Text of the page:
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The Idiot Dream of the Unity Speaker

McCarthy’s epic struggle briefly gave the punditocracy a chance to indulge in one of its most persistent—and persistently stupid—fantasias.

Spencer Platt/Getty Images
John Kasich during his doomed run for president in 2016

On Friday afternoon, we finally saw some movement toward ending the intraparty logjam that prevented House Republicans from installing Kevin McCarthy as the speaker of the House, thus fulfilling the California lawmaker’s quest to win what has historically been a matter of procedural routine. Alas, while the Republican leader successfully brought many of the holdouts into his fold, too many remained outside the tent. And so we remain stuck in Capitol Hill’s version of Groundhog Day, for at least one more round of voting—to be resolved at last, perhaps, late Friday night.

I want to make it clear that this is all very funny. Kevin McCarthy has lost the vote to become speaker of the House a ridiculous number of times. Nothing changes but the vote count, and yet he persists, conclusively proving that the myth of Sisyphus is a comedy. The would-be speaker’s detractors, mainly far-right members of the House Freedom Caucus, have until now remained steadfast in their antipathy toward McCarthy’s bid. McCarthy’s supporters, if you could call them that, are largely united in their anger toward the House Freedom Caucus. 

To hate like this is to be happy forever. But will this take forever? Signs emerged late on Friday that an end to this farce might be in sight, with McCarthy finally giving away enough concessions to the hard-liners to get himself over the line after a week spent trying.   

But McCarthy wasn’t the only person who spent the week toiling in futility. Washington’s idea-havers managed to use this period of idleness to half-bake themselves up some silly schemes of their own. Two notions that got thrown around included the idea of finding a “unity speaker” from outside the House’s 434 members (they are down a man because of the recent death of Virginia Democrat Donald MacEachin) who might garner some Democratic votes—think John Kasich or Justin Amash, both of whom have hardly been hiding their interest in the job. 

A second option involved a sufficient number of Republicans making a deal with a sufficient number of Democrats to break the impasse. Such an arrangement might have ended with McCarthy or some other Republican holding the gavel; or if you’re in the mood for wilder endings, perhaps a few Republicans working in tandem with Democrats could elevate Hakeem Jeffries to the speakership.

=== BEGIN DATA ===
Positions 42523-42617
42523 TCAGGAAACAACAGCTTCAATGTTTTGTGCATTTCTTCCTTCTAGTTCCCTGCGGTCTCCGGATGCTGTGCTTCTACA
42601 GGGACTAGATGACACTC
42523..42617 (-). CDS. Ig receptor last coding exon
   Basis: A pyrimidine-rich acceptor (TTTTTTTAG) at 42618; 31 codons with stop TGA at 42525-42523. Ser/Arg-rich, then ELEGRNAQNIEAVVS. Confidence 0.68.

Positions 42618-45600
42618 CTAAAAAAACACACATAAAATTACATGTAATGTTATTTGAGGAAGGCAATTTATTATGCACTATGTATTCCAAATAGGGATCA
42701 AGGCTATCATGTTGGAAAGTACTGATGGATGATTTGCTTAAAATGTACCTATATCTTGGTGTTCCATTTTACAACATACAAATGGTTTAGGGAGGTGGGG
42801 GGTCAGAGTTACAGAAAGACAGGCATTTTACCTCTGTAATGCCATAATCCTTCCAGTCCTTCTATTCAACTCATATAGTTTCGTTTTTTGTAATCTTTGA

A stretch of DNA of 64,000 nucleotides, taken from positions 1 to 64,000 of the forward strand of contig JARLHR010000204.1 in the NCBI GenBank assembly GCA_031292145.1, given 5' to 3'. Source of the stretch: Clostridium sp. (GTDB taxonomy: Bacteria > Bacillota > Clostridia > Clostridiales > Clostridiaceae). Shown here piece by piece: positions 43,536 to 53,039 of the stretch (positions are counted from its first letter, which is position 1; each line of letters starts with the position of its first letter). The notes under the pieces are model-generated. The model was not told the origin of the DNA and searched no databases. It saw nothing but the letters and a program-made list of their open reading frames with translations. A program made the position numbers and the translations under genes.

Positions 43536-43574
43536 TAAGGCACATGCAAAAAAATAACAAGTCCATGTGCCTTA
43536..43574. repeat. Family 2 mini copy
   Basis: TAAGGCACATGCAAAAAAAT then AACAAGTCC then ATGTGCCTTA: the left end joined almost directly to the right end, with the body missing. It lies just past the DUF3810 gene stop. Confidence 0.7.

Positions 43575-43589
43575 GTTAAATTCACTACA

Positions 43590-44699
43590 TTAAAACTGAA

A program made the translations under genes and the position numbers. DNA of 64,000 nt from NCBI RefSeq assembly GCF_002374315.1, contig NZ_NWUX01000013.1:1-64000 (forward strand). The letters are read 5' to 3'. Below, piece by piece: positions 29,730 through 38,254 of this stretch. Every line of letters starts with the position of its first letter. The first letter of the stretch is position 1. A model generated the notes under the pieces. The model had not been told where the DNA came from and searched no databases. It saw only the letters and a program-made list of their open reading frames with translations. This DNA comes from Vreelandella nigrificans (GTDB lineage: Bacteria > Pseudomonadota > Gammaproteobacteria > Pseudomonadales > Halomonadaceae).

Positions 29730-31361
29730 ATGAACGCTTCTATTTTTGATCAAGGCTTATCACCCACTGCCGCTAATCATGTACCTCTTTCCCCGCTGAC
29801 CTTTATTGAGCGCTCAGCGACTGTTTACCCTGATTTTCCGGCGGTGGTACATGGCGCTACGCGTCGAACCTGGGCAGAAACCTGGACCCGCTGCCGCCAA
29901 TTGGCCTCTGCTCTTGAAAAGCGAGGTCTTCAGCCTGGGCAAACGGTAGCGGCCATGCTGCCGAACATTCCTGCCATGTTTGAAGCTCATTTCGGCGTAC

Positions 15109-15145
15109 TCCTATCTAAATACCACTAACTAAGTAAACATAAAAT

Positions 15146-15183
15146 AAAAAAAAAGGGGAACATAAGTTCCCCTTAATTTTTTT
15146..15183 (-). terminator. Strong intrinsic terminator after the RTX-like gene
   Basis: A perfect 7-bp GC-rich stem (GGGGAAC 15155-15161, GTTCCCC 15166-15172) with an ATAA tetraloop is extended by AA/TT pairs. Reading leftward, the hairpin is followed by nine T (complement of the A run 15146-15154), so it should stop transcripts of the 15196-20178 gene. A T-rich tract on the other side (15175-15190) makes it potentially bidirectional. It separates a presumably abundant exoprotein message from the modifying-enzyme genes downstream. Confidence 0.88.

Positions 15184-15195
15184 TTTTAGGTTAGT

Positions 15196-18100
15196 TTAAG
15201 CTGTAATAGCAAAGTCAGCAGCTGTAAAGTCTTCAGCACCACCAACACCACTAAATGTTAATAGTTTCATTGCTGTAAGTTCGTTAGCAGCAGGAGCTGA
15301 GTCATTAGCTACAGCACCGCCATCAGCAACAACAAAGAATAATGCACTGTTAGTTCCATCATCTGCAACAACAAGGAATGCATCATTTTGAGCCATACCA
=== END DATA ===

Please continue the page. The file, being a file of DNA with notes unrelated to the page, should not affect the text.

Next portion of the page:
These are definitely some attractive ideas—catnip for screenwriters and bipartisanship fetishists. They are also utterly implausible fantasies, completely at odds with reality because they ignore the nature and the goals of the current Republican Party. Yes, holdouts like Matt Gaetz and Lauren Boebert have garnered headlines with their extensive demands to disempower the next House speaker. But there’s no reason to believe that their more reasonable colleagues—to the extent that descriptor fits—would go along with any potential speaker who would either garner Democratic support or disrupt the party’s ambitions.

But what can’t make sense in the real world can nevertheless take flight in the cloud-cuckoo-land of our op-ed pages. Writing late last month in The New York Times, William S. Cohen and Alton Frye make the case for the outside “unity candidate” option. Noting that Colin Powell and Joe Biden have received votes for speaker in the past, the two make the case that pulling someone from outside the current Congress is essential to make the body functional. They cite Kasich, retiring Congressman Fred Upton, and departing Maryland Governor Larry Hogan as three examples of Republicans who could unite the center and include two conditions: 

First, House members must nominate a plausible candidate to whom disaffected moderates in the Republican caucus can rally and whom Democrats recognize as a promising partner in building cross-party coalitions. 

Second, there must be a secret ballot for speaker that would free individual members—primarily Republicans, but also some Democrats—to vote for such a candidate without fearing reprisal in a future party primary.